What did Jesus do? He made an example of it; not for the trees, but for the disciples and the Jews of that generation, and also for us. He cursed it with a curse which is the reverse of the first blessing, where God said: “Be fruitful.” Jesus said to it, “Let no fruit grow on thee henceforward for ever.” The curse resulted in the almost immediate withering of the entire tree.

Friends, even though trees are non-moral, they, like all of nature, are subject to the word of Christ. Jesus’ curse upon the fruitless tree was not the result of a quick temper; instead, He used the occasion as an object lesson against hypocrisy and misrepresenting the truth. Please observe what the lessons are that Jesus taught with the example of the fig tree.

FIRST, concerning hypocrites, there may be four points to the lesson.
1. Those fig trees that have leaves should be expected to have fruit. Likewise, when we look at a person who has made a profession of faith, we can expect to see the power of God in their life.If a person desires to show their religion, we should also be able to see good deeds to accompany their words.
2. Jesus has certain expectations from those who are professing to be Christians. But, I believe He is often frustrated and disappointed. He comes to many Christians, seeking fruit, but He finds leaves only. Many people today say they are Christians, but they don’t live for Jesus. The Bible says that they have a form of godliness, and yet deny the power of it.
3. A Christian who is barren of the fruit of “good works” is punished with the curse of barrenness. Jesus may say to those who are barren, “Let no fruit grow on thee henceforward for ever.” One of the greatest blessings was the first one; “Be fruitful.” But one of the saddest curses is, “Be no more fruitful.” This is the way the sin of hypocrisy is punished; those who would not do good now, will not do good in the future. Jesus may say to the man or woman that is fruitless, “Be fruitless still.”
4. A false and hypocritical profession of faith withers away in this world, and the cause is Christ’s curse. Let’s repeat that…

The fig-tree that had no fruit soon lost its leaves. Hypocrites may look believable for a time, but, they have no godly principles, no root in themselves. Their profession will soon amount to nothing, their gifts wither away, and their poise and charm will decay. The credit that they are given for their faith declines and sinks and everyone begins to see their falseness and foolishness.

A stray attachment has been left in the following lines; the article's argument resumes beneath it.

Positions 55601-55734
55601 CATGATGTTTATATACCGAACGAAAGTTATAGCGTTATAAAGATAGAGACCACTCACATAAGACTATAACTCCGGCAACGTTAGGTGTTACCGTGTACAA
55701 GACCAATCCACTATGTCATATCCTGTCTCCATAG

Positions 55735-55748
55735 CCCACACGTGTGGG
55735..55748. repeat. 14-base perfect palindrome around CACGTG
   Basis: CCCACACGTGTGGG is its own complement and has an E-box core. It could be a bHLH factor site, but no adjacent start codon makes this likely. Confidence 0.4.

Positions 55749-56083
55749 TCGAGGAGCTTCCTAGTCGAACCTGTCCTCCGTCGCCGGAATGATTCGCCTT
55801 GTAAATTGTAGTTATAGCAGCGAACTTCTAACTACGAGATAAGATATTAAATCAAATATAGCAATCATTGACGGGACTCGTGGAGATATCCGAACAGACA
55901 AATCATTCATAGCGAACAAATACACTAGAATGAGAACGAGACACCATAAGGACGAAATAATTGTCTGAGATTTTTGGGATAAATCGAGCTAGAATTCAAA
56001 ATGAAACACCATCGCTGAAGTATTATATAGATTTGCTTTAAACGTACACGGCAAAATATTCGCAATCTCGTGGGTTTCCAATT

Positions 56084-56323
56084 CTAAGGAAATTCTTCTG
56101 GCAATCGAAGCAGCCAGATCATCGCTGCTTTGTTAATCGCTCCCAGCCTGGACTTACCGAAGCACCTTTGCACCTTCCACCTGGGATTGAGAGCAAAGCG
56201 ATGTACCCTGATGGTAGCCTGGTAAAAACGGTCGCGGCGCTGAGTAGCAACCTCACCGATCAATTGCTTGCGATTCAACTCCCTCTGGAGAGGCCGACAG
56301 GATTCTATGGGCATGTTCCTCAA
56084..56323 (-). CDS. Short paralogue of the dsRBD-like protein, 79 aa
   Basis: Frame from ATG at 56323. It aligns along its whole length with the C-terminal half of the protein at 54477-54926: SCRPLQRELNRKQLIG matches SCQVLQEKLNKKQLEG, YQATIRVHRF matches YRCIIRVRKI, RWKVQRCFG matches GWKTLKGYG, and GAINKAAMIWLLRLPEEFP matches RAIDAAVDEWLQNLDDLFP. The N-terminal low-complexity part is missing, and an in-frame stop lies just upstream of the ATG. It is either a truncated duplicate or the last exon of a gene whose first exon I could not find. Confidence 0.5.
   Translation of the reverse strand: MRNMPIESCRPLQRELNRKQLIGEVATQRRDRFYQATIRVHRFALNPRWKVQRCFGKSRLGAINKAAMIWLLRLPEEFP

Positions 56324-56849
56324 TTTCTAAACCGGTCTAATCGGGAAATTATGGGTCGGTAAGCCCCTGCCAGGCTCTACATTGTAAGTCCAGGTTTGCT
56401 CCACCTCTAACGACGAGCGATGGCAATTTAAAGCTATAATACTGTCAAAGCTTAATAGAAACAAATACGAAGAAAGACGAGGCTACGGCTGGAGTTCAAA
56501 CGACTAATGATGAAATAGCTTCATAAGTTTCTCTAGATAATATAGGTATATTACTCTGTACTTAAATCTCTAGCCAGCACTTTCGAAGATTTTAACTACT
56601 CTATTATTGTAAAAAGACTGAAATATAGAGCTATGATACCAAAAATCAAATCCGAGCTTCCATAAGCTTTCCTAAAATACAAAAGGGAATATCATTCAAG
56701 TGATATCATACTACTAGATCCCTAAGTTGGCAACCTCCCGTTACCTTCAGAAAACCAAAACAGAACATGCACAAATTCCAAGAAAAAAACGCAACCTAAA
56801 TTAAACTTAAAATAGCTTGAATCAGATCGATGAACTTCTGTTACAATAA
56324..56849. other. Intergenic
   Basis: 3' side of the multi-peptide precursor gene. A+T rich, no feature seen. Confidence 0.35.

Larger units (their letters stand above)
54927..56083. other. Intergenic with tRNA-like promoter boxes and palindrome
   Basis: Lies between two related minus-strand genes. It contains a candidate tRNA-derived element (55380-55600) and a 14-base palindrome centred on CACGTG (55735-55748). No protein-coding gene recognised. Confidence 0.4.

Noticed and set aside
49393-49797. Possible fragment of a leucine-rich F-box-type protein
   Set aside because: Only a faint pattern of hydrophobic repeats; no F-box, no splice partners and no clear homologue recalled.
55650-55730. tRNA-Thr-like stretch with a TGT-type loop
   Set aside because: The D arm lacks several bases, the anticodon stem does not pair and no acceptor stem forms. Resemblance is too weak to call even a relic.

Next, there are at least two lessons here concerning misrepresenting the truth.
1. Can you even imagine how great a disappointment the nation of Israel was to Jesus? He came to them, expecting to find some fruit, something that would be pleasing to Him. But his expectations were stymied; he found nothing but leaves. They called Abraham their father, but they did not do the works of Abraham.
They claimed to be looking for the promised Messiah, but, when he came, they did not receive him. They were practicing hypocrisy, and it disappointed our Lord.
2. There was the curse that He placed on them; that never would any fruit grow upon them or be gathered from them, as a church or as a people, from henceforward for ever. There has never been any good come from the Jewish people (except for those particular persons among them that believe).

After they rejected Christ; they became worse and worse. Blindness and hardness came about them, as the result of the curse, and it grew, until they were unchurched, and undone, and their place and nation were rooted up. Their privileges and possessions, their temple, and priesthood, and sacrifices, and festivals, and all the glories of their church and nation fell like leaves in autumn. Their fig-tree withered away, after they said, “His blood be on us, and our children!”